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Technology: What Law Enforcement can learn from the NFL

The NFL were crunching stats before the buzz phrase “Big Data” even existed (think the film, Moneyball).

NC4 Signal encourages interoperability across agencies

From installing RFID data sensors in players’ shoulder pads and NFL arenas, to using statistics to gauge the success of specific plays, the NFL are ahead of the game when it comes to implementing new technology. It doesn’t stop there. In the 2014 Pro Bowl, sensor-fitted footballs measured precisely how far they were thrown. The data being collected from these initiatives is staggering, and the influence it will have on both the game and the industry is still yet to be determined. Areas like instant replay and digital content – and how fans interact with it all – are part of the package.

So what can law enforcement learn from the NFL?

1. Hire the right people
In a bid to change with the times, the NFL appointed Michelle McKenna-Doyle as Chief Information Officer.

She says “If you look at how the game was played 10 years ago and how it’s played today, it’s evolved and changed … There’s a merger happening between the evolution of technology and the evolution of the game. It’s a very exciting time to be at the NFL.”

CIO is a position that has grown in importance and scope over the last few years. “Companies are hiring for the skills of a strategist, marketer and brainstormer as much as, if not more than, a tech wiz. And that’s reshaping the power dynamic, and salary structure, in executive suites across corporate America.” says the Washington Post.

Police departments appointing forward-thinking CIOs would be following in the footsteps of the Seattle Police Department, which named a top Amazon.com executive as its new Chief Information Officer.

The Wall Street Journal says Seattle Police’ new CIO sees the job as “an opportunity to simplify law enforcement and make it more efficient. He encouraged making more data available to the public, but acknowledged he will have to grapple with concerns around privacy and data use.”

2. Capture data for better tactical operations & decision-making
According to InformationWeek, “Officiating is a hot button issue for the NFL, and complaints have even crashed the league’s voicemail and email systems, McKenna-Doyle admits. The NFL has just voted in a new system that will instantly upload replays from all angles to league headquarters in New York, where central command will help on field officials make the right calls. The cloud technology required to process and transmit all this information in a timely way was either not available or not cost effective just a few years ago, she said.”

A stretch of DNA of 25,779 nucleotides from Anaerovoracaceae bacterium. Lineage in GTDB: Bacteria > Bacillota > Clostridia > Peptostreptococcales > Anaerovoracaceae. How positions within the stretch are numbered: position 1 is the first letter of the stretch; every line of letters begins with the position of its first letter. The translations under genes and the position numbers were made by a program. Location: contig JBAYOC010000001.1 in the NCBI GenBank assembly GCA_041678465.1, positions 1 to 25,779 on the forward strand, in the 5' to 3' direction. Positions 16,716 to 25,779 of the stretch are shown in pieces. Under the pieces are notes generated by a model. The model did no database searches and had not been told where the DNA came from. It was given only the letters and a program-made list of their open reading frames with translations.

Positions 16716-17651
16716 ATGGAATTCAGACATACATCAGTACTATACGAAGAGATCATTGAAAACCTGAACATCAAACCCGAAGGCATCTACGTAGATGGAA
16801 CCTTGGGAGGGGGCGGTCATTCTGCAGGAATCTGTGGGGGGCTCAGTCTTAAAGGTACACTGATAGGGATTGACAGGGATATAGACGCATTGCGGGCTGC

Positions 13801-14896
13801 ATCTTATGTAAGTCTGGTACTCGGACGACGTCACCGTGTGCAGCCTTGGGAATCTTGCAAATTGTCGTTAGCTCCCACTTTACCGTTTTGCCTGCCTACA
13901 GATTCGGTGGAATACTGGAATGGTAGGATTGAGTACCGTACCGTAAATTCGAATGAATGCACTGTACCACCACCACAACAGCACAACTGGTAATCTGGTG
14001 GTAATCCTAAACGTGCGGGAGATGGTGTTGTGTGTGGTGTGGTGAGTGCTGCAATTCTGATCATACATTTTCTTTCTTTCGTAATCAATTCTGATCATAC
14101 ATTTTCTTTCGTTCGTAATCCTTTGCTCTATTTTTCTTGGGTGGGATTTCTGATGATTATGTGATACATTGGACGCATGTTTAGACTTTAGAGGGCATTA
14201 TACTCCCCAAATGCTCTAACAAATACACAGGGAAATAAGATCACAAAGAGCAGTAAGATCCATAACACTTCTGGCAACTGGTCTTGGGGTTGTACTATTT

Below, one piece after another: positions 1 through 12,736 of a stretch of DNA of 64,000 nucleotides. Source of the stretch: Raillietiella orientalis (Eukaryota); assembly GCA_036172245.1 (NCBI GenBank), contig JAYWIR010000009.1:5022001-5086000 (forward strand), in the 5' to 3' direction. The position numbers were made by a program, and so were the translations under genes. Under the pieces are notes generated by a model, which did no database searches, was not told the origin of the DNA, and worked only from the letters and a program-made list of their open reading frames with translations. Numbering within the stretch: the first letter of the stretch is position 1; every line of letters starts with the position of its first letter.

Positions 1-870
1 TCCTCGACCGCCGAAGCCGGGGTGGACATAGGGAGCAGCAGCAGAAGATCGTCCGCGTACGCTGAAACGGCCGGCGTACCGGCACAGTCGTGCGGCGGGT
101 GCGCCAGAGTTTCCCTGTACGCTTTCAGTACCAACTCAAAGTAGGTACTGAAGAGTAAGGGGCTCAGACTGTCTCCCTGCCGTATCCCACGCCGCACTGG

Capture and analyze data in a way that allows you to make ‘better calls’. Utilize data for actionable insights and incorporate these insights into day-to-day operations.

Law Enforcement has its own set of sensors, such as dash-cams and body-cams, bringing in hoards of data every day … not to mention the ocean of Open Source Intelligence (OSINT) available online. Reference geolocated data for maximum situational awareness and understanding of what is happening in real-time.

3. Choose interoperability over rivalry
Put inter-departmental rivalries aside to share resources for the betterment of all.

All NFL teams, regardless of rivalries, have their data centralized into a statistical database that covers every game, every player, and every play in the history of professional football, complete with linked video footage (you can click on any stat and see the related play). Rather than focusing on boosting individual teams, the NFL is utilizing this shared data and information to focus on what’s best for fans’ overall experience.

Police departments can follow suit by sharing data between departments and agencies, as appropriate.

A congressional report released in 2015 suggested that both federal and local law enforcement were improving how they shared information in the wake of the Boston Marathon bombings. But it goes on to imply that stronger improvements need to be made in order to prevent further attacks.

“The threat to the homeland from abroad and from homegrown self-inspired radicals calls for agility, and strengthening the web of relationships that exists between state, local and federal partners to form a nationwide enterprise where state and locals collaborate and complement federal counterterrorism capacity,” the report says.

The FBI themselves have been making “considerable strides in eliminating gaps in sharing biometric information through interoperability.”

They state that the high-profile cases of illegal immigrants Rafael Resendez-Ramirez and Victor Manuel Batres-Martinez,as well as the terrorist attacks of September 11, 2001,” demonstrated how imperative the real-time, reciprocal exchange of information among multiple repositories is to defending our borders and nation”

NC4 Signal encourages interoperability by allowing multiple users to interact via sharing flagged content and setting up alerts for one and other.


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